restorative yoga: slow down + relax

Anna Ashby and Chris Swain will be teaching a restorative yoga intensive for teachers in Camden, starting 14th February 2020, plus their advanced restorative training starting 19th April. Ahead of these specialist teacher training, Anna shares details about the evolution, purpose and benefits of restorative yoga. 

“I LOVED this training so much, I came back and assisted teaching it to experience it all again. It’s thorough and powerfully experiential. Whether you want to teach dedicated restorative classes, or like me, incorporate restorative yoga into workshop days, retreats and with one to one clients, this course gives you the tools and the confidence to offer a crucially helpful practice to your students.” – restorative yoga training graduate

Restorative yoga evolved from the seminal work of B.K.S. Iyengar who used different props and techniques to work with people who suffered from illness or chronic conditions that prevented a more active approach to āsana practice.

While originally the approach was therapeutic, everyone regardless of yoga style or level can practise restorative yoga and experience its benefits. Combined with an active practice, restorative āsana provides an important balance that supports conscious relaxation, healing and rejuvenation, as well as promoting evenness of mind – one of the main goals of yoga practice.

Distinctive from other introspective practices, restorative yoga postures are usually supine and supported by props such as bolsters, blankets and blocks. The intent of the practice is to bring about a relaxation response – most of the work in restorative yoga centres around this – slowing down the nervous system to shift out of the ‘fright, flight or fight’ response.

triyoga teacher Anna Ashby teaching restorative yoga

Breath work is a main focus in a class and is key in bringing about this shift of the nervous system. Poses are characterised by longer supported holdings which help to release muscular tension – when the body is supported there is a natural softening and comforting feeling of being held. The pace is slow and quiet. If possible the class is held in low light and the feel of the class is one of nurturing and care. In a typical hour class you may practice four to five poses at the most.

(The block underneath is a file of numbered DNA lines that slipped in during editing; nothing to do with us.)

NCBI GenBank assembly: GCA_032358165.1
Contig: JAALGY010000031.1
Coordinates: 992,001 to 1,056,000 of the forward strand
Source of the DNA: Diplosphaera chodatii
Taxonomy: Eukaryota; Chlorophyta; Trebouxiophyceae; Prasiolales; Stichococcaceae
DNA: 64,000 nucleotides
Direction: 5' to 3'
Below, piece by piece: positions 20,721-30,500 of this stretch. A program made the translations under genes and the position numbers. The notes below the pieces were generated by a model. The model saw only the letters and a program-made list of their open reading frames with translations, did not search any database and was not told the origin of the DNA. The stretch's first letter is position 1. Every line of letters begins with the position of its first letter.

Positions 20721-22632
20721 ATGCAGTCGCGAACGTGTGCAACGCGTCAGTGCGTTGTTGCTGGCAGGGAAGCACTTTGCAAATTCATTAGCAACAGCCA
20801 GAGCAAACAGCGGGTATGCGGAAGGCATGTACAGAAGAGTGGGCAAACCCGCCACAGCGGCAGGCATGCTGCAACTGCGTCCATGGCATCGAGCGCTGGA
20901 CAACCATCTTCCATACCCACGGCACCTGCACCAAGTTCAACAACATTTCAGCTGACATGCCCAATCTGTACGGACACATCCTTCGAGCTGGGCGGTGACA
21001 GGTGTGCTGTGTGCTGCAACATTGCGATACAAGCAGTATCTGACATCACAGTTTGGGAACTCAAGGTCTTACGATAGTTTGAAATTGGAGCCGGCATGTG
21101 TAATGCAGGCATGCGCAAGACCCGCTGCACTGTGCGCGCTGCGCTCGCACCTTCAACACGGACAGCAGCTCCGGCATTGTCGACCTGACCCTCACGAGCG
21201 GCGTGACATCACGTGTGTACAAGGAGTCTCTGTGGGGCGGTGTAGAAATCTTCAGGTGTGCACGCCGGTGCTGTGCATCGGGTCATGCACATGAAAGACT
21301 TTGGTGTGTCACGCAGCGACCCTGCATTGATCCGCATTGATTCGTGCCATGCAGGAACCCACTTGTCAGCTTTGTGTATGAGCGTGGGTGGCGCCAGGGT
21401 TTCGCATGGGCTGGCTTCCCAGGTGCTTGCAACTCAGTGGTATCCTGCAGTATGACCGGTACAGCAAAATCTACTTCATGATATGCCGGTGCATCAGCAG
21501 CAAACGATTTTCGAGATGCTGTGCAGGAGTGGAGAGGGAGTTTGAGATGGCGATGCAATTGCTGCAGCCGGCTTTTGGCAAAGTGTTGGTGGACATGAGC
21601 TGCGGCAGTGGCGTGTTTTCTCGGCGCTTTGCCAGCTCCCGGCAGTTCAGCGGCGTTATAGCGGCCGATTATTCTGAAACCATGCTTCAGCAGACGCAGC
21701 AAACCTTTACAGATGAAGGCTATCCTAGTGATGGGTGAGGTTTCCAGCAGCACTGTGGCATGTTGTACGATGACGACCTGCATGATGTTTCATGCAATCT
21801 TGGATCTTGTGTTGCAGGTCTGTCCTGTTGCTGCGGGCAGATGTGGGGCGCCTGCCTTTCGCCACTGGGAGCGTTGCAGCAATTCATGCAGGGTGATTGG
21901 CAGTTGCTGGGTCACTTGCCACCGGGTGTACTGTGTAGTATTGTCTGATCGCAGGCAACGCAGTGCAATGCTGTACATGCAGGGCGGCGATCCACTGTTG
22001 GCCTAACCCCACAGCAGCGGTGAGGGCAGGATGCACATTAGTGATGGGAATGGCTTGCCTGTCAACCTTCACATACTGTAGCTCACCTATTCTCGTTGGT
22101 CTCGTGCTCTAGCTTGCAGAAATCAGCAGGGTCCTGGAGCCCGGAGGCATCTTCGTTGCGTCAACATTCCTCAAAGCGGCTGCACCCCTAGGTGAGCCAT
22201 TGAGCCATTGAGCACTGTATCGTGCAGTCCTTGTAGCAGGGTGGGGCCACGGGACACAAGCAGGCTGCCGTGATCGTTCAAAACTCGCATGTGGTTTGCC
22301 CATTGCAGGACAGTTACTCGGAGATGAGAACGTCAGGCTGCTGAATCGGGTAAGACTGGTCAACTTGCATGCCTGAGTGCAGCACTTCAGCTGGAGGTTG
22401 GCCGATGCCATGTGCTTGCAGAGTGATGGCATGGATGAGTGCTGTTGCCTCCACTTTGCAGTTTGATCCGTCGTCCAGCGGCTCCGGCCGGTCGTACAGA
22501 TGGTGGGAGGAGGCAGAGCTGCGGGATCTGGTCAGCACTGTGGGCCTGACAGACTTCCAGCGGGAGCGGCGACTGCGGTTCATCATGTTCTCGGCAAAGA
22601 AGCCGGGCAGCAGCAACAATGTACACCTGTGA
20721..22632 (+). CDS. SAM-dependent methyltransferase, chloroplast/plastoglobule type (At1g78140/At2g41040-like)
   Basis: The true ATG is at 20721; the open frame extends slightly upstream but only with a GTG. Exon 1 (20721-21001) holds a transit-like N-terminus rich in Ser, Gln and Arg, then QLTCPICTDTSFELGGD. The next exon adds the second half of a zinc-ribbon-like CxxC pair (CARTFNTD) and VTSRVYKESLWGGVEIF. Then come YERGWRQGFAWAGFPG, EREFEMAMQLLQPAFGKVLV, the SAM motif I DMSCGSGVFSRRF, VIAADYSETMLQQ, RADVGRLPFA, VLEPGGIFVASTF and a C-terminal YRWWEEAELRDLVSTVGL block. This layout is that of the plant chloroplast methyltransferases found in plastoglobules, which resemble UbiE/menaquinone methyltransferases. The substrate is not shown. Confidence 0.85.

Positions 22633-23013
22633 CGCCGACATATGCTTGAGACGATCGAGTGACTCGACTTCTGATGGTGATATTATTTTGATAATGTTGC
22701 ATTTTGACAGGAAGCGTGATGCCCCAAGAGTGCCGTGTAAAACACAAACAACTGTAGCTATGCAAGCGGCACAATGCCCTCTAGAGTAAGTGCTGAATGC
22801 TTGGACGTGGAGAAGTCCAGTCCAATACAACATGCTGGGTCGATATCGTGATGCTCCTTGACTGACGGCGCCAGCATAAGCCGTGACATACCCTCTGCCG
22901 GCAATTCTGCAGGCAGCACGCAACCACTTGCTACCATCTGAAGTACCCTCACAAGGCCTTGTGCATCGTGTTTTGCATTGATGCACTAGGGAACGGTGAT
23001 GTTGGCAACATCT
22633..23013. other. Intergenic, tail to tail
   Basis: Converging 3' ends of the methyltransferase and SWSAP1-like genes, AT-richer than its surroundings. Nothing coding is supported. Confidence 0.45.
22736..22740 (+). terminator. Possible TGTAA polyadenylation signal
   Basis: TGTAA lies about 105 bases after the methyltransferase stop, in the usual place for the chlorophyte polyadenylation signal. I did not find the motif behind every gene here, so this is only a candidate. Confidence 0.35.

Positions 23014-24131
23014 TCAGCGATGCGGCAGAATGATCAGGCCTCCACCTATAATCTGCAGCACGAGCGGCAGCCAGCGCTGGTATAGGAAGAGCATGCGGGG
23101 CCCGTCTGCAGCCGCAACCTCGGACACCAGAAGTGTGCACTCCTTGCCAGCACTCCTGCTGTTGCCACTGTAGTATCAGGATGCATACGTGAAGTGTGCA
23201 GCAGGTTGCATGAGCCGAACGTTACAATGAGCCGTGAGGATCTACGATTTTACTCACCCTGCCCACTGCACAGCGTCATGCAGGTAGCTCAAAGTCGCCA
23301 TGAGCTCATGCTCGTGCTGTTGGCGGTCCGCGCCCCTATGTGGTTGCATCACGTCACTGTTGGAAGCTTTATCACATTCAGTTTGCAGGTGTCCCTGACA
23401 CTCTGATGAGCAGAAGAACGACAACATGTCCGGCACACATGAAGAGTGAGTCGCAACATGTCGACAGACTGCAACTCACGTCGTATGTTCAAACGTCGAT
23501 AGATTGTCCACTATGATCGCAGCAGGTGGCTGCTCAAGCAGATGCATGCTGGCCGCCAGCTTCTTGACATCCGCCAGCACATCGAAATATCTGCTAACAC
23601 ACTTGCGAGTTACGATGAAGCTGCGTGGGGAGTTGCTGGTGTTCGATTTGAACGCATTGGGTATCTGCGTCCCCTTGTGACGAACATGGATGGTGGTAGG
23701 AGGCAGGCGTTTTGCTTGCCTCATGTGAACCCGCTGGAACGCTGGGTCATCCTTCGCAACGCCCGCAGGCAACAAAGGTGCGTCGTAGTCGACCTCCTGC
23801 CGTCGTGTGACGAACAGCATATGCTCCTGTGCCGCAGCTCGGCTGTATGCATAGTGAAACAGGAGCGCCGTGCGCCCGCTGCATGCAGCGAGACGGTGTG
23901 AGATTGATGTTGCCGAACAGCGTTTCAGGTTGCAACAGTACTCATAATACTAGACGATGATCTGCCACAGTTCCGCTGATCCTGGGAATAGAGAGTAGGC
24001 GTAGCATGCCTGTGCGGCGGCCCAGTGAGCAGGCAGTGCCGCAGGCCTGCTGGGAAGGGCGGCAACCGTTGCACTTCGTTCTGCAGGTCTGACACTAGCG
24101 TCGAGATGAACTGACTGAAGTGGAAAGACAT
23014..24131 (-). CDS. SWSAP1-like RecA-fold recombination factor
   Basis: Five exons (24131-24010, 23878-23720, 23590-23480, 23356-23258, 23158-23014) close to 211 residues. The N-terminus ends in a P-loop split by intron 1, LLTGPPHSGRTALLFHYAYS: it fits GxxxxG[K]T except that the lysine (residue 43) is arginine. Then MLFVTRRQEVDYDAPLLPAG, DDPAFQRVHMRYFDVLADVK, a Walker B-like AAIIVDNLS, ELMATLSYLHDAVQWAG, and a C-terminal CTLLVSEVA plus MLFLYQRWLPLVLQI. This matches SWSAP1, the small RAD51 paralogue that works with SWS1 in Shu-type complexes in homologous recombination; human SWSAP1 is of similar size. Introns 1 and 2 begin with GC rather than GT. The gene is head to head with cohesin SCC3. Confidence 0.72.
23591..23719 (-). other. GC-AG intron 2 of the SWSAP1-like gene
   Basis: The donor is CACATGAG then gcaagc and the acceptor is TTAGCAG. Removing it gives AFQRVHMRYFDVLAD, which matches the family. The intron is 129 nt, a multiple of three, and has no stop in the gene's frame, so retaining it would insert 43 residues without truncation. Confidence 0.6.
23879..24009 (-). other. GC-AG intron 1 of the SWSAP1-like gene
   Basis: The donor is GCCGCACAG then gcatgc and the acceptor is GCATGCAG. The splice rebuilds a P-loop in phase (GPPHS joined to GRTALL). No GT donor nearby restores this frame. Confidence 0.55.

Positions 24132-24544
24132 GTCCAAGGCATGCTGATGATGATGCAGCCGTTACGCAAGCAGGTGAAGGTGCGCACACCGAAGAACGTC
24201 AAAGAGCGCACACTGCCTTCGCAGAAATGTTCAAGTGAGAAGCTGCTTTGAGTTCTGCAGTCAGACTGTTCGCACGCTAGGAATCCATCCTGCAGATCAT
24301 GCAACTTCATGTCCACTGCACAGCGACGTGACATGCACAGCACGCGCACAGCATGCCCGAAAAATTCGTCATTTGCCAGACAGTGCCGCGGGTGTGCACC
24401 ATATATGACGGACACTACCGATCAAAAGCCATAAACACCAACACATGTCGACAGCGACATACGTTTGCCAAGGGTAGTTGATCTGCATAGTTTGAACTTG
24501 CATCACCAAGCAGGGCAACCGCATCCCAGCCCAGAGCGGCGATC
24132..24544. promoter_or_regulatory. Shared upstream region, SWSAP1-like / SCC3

By the nature of its quiet and slow pace, a student is invited into a direct relationship with their own felt sensation of being – in this type of practice value is placed on going slow and allowing sensations, feelings and inner somatic experience to naturally unfold. This process can release deeply held emotions and tension as spaciousness and stillness influence and permeate perception.

In restorative yoga the general rule is ‘less is more’.

This can be confronting for many. Spacious, present awareness represents a sea-change of perception and patterning against the grain of modern living. To experience this kind of shift paradoxically takes time – time for the nervous system to register the change and shift gears.

Nowadays, stress is considered a leading cause of illness. Fearful perceptions around financial insecurity and the future, unresolved emotions, frustration and inability to communicate + connect, etc… hijack the nervous system into a chronic low-grade stress response which inevitably results in illness.

Conscious relaxation and breath work offered through restorative yoga provides a way to help manage and shift a nervous system that is out of balance. This type of class also helps to educate how the nervous system works and can be very helpful to relieving a chronic stress response.

A relaxed, centred and grounded state of being is the end result of this type of practice; a high leverage choice for quality in living. There is nothing to lose and everything to gain by adding restorative yoga to a weekly yoga regime.

Click here to book Anna Ashby and Chris Swain’s restorative yoga intensive for teachers from 14th February at triyoga Camden. 

Click here to book their advanced restorative yoga training from 29th April at triyoga Camden. 

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